I wish to thank T. Elijah Hawkes for his commentary on school safety (Jan. 3). He is trying to address a very difficult issue. However, I have to disagree with his basic premise that ďpublic schools ... make us safer.Ē I think a reasonable argument could be made that today the opposite is true. Our schools are not allowed to teach that absolute truth and accompanying moral obligations exist. When they did teach those ideas in the past, they provided us with a common understanding and helped to make our society safer and more civil. However, the trend in the last 60 years has been to enforce a secular humanist education in public schools. This philosophy holds that there is no higher power to which we are responsible and which will hold us accountable. When followed to its logical conclusion, eventually all that remains are our individual subjective values. No value is right or wrong, and we cannot judge anyone. Our society appears to be at that point.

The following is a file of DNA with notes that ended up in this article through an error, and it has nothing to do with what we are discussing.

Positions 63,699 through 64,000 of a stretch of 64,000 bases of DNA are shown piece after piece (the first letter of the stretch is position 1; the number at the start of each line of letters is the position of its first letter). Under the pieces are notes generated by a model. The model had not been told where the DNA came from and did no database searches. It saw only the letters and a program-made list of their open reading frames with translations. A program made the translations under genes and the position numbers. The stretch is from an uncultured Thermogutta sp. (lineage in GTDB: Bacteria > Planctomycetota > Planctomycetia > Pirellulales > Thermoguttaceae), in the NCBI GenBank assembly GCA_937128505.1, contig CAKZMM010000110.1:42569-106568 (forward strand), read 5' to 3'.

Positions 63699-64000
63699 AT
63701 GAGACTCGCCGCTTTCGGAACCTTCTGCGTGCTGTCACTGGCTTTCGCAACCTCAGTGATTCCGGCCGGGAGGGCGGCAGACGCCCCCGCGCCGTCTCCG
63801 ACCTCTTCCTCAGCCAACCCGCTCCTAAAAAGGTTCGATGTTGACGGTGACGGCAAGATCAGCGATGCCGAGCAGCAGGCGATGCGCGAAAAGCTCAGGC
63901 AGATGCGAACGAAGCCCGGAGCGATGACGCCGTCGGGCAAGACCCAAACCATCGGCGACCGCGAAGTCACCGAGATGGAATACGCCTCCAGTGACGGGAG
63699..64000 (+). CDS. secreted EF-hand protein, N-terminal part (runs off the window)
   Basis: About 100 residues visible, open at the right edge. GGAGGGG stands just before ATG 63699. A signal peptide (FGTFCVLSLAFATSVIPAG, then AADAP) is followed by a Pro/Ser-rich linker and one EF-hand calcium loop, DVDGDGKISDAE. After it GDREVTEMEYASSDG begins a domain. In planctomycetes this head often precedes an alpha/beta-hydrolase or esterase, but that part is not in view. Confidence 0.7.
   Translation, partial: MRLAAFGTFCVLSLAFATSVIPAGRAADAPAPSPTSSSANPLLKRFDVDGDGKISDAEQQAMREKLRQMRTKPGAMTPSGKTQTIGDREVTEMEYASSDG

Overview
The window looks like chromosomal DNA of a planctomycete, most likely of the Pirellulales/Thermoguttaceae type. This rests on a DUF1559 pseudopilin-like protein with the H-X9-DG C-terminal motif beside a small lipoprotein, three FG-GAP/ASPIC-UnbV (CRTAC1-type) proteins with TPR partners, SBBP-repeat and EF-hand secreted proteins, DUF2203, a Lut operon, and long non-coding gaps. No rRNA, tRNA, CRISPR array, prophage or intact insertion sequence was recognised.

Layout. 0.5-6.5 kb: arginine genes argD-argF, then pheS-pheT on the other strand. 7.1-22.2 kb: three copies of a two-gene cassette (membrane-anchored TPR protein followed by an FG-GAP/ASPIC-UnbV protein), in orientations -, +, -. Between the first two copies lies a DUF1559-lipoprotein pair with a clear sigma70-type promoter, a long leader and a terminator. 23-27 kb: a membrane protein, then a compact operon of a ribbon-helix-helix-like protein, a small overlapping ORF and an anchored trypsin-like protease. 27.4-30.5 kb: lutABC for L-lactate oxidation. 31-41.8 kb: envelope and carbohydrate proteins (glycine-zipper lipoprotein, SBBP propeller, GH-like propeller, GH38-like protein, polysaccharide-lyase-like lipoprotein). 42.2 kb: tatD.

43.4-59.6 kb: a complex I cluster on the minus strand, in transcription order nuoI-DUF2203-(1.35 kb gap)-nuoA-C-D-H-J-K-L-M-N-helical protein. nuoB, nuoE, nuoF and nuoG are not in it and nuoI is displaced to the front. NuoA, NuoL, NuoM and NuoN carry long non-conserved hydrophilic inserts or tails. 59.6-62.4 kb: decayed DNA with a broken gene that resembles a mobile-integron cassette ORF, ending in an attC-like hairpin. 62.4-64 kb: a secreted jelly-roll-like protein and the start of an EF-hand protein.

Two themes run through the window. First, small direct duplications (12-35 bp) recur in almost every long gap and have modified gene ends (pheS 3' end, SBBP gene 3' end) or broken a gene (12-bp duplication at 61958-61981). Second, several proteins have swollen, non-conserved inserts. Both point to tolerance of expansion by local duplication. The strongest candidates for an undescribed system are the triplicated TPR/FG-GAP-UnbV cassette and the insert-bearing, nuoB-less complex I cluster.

Having reached that point, the question is who has the power to enforce their values. Power becomes the only decision-making tool. That has happened throughout our society. We no longer respect the other person as a person; their value is based on their utility to us. When they oppose us, everything is focused on defeating them and imposing our values. This has made for a dangerous and combative society, not a safe one. The public schools have been the major tool to bring our society to accept the secular humanist worldview. This worldview has brought pain and turmoil to our society. We are less civil and less safe, and public schools are a significant factor.
Gesualdo C. Schneider
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